I've made the comment before, but no matter what you do in life, never make the mistake of wishing that you had a little bit more to do. It can only end badly. I was checking my calendar and I think I can schedule five minutes to myself next Thursday at 3:42 am. :)
The end of the season is upon us and with it approaches the end of the '84-85 Leafs, who by an astonishing coincidence, didn't manage to make the playoffs either. There is one postcard left in the series after this - assistant coach John Brophy. We'll see whether I can stomach doing that one. I bet I can. I'm a Leaf fan, after all. There is no limit to the abuse I can take.
Today, it's head coach Dan Maloney. 1984-85 was his first season behind the bench, and the Leafs made their first last-place finish since 1957-58. They'd placed last in their division a couple of times, but this was the first time they were last overall, and it afforded them their first-ever attempt at a number one draft pick.
It wasn't Maloney's fault the team was as bad as it was. They opened the season with two goaltenders who were too young to order a drink in most road cities they played, four defensemen aged 18-22 and a precious few forwards who knew which end of the rink was their own. They didn't find a reliable goaltender until they called up Tim Bernhardt in December, and even he didn't manage a win in his first month. Dan himself was only 34. He'd been playing for the Leafs just two seasons earlier.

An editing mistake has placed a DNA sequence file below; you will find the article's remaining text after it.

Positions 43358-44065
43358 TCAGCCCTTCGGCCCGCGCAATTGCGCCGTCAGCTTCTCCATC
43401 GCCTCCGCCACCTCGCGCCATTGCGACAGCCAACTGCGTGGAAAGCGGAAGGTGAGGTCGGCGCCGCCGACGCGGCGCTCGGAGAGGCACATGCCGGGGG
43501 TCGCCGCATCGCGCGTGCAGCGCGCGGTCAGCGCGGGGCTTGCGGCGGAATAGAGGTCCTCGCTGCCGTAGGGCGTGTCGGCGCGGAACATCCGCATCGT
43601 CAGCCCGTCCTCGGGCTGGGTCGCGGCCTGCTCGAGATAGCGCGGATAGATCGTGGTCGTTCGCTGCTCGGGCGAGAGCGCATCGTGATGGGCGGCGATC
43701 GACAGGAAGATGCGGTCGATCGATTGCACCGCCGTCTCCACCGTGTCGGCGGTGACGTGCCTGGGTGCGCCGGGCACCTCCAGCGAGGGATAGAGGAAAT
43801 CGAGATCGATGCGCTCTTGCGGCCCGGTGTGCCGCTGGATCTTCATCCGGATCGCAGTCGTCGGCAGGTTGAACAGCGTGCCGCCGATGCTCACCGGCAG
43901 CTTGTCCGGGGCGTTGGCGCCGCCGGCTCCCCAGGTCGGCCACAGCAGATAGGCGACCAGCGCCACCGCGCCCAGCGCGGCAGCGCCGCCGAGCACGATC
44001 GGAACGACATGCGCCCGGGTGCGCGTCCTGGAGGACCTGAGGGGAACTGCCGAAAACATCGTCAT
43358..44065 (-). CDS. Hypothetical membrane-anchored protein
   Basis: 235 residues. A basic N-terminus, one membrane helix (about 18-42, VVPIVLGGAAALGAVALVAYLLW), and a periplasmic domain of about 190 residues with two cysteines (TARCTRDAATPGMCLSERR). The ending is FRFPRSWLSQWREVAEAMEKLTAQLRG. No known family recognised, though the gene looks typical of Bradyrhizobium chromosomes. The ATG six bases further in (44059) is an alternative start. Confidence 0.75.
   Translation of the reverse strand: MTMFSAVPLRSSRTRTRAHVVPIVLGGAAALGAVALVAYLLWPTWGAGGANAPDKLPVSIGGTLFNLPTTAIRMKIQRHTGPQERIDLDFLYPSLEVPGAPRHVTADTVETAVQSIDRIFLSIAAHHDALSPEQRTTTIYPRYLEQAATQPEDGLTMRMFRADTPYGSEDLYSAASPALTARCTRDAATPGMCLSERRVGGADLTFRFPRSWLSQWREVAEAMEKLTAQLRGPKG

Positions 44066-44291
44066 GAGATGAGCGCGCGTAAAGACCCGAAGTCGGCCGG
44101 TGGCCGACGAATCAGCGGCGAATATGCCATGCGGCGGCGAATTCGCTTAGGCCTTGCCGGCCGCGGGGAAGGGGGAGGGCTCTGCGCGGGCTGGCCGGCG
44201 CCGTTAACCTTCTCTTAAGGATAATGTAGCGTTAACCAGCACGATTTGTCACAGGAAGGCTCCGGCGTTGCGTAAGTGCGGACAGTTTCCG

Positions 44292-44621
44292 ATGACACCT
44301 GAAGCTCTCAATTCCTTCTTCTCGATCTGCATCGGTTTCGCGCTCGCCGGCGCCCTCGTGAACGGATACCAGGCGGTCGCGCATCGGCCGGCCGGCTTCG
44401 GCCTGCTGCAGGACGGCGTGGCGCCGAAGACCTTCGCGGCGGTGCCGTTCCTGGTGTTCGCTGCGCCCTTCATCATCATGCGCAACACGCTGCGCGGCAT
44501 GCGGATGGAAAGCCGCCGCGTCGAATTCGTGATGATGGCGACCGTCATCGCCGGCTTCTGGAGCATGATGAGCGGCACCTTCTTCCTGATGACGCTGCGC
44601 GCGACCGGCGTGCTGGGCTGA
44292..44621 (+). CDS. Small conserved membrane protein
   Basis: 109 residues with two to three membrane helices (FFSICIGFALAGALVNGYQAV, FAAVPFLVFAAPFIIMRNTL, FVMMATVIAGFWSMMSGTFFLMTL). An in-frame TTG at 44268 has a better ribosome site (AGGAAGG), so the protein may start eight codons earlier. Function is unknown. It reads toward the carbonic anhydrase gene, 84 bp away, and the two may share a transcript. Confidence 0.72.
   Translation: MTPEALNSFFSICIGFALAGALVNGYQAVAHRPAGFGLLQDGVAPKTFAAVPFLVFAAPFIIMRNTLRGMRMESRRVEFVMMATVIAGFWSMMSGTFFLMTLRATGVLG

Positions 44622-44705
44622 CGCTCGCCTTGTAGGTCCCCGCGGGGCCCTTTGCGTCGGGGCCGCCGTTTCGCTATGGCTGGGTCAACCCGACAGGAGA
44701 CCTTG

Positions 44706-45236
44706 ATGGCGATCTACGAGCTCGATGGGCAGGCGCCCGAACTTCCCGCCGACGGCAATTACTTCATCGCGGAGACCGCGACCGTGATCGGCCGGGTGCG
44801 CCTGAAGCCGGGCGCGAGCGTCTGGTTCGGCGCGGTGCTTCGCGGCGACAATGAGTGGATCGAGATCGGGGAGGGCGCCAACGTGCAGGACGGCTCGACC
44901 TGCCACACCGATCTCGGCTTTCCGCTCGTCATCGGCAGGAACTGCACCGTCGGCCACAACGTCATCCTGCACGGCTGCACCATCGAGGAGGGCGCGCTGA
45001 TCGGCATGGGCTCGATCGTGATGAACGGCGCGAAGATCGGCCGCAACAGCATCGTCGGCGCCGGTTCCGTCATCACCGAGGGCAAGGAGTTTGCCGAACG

What I remember about Dan Maloney the coach was that he had the best "angry face" of any coach I've ever seen. When Dan the coach was mad, it was frightening to even be watching the game on TV. How any referee ever approached the bench is beyond me. It's possible that John Brophy might have actually been meaner, but Dan certainly looked meaner.
Dan got to use that angry face a lot.
Maloney would coach the Leafs for only two years. The '85-86 Leafs got off to an even worse start than this team did, going 1-12-3 through their first 16 and they were only 6-30-5 in January. They would get "hot" enough to end the year with 57 points and a first-round date with the (vaguely) mighty Chicago Black Hawks in the first round. Yes - 57 points was good enough for fourth in the division. Detroit went 17-57-6 for only 40. They drafted Joe Murphy first overall - remember him?